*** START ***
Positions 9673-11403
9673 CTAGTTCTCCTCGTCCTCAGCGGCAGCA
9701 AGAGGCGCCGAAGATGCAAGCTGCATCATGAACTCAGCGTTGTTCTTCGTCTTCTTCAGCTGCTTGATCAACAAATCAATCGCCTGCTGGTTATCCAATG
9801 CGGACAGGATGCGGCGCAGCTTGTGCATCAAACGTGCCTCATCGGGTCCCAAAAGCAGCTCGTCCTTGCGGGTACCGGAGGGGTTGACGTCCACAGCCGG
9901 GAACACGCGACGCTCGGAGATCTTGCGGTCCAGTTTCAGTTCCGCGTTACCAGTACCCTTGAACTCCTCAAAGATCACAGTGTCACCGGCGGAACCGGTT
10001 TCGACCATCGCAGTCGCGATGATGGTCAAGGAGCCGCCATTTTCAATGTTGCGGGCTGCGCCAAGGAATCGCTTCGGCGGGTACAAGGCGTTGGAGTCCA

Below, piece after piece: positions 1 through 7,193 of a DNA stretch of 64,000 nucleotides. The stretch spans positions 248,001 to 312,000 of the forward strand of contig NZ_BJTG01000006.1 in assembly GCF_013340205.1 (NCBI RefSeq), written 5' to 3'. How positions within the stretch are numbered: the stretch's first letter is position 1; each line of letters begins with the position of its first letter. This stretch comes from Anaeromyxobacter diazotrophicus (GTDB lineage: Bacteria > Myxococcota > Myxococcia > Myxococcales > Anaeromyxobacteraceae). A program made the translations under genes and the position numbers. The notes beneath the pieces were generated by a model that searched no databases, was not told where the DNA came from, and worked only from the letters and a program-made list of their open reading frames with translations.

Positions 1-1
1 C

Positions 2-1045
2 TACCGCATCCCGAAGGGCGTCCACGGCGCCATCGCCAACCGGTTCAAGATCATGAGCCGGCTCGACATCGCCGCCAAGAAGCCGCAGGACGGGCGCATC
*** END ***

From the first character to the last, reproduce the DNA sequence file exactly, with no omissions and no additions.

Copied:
Positions 9673-11403
9673 CTAGTTCTCCTCGTCCTCAGCGGCAGCA
9701 AGAGGCGCCGAAGATGCAAGCTGCATCATGAACTCAGCGTTGTTCTTCGTCTTCTTCAGCTGCTTGATCAACAAATCAATCGCCTGCTGGTTATCCAATG
9801 CGGACAGGATGCGGCGCAGCTTGTGCATCAAACGTGCCTCATCGGGTCCCAAAAGCAGCTCGTCCTTGCGGGTACCGGAGGGGTTGACGTCCACAGCCGG
9901 GAACACGCGACGCTCGGAGATCTTGCGGTCCAGTTTCAGTTCCGCGTTACCAGTACCCTTGAACTCCTCAAAGATCACAGTGTCACCGGCGGAACCGGTT
10001 TCGACCATCGCAGTCGCGATGATGGTCAAGGAGCCGCCATTTTCAATGTTGCGGGCTGCGCCAAGGAATCGCTTCGGCGGGTACAAGGCGTTGGAGTCCA

Below, piece after piece: positions 1 through 7,193 of a DNA stretch of 64,000 nucleotides. The stretch spans positions 248,001 to 312,000 of the forward strand of contig NZ_BJTG01000006.1 in assembly GCF_013340205.1 (NCBI RefSeq), written 5' to 3'. How positions within the stretch are numbered: the stretch's first letter is position 1; each line of letters begins with the position of its first letter. This stretch comes from Anaeromyxobacter diazotrophicus (GTDB lineage: Bacteria > Myxococcota > Myxococcia > Myxococcales > Anaeromyxobacteraceae). A program made the translations under genes and the position numbers. The notes beneath the pieces were generated by a model that searched no databases, was not told where the DNA came from, and worked only from the letters and a program-made list of their open reading frames with translations.

Positions 1-1
1 C

Positions 2-1045
2 TACCGCATCCCGAAGGGCGTCCACGGCGCCATCGCCAACCGGTTCAAGATCATGAGCCGGCTCGACATCGCCGCCAAGAAGCCGCAGGACGGGCGCATC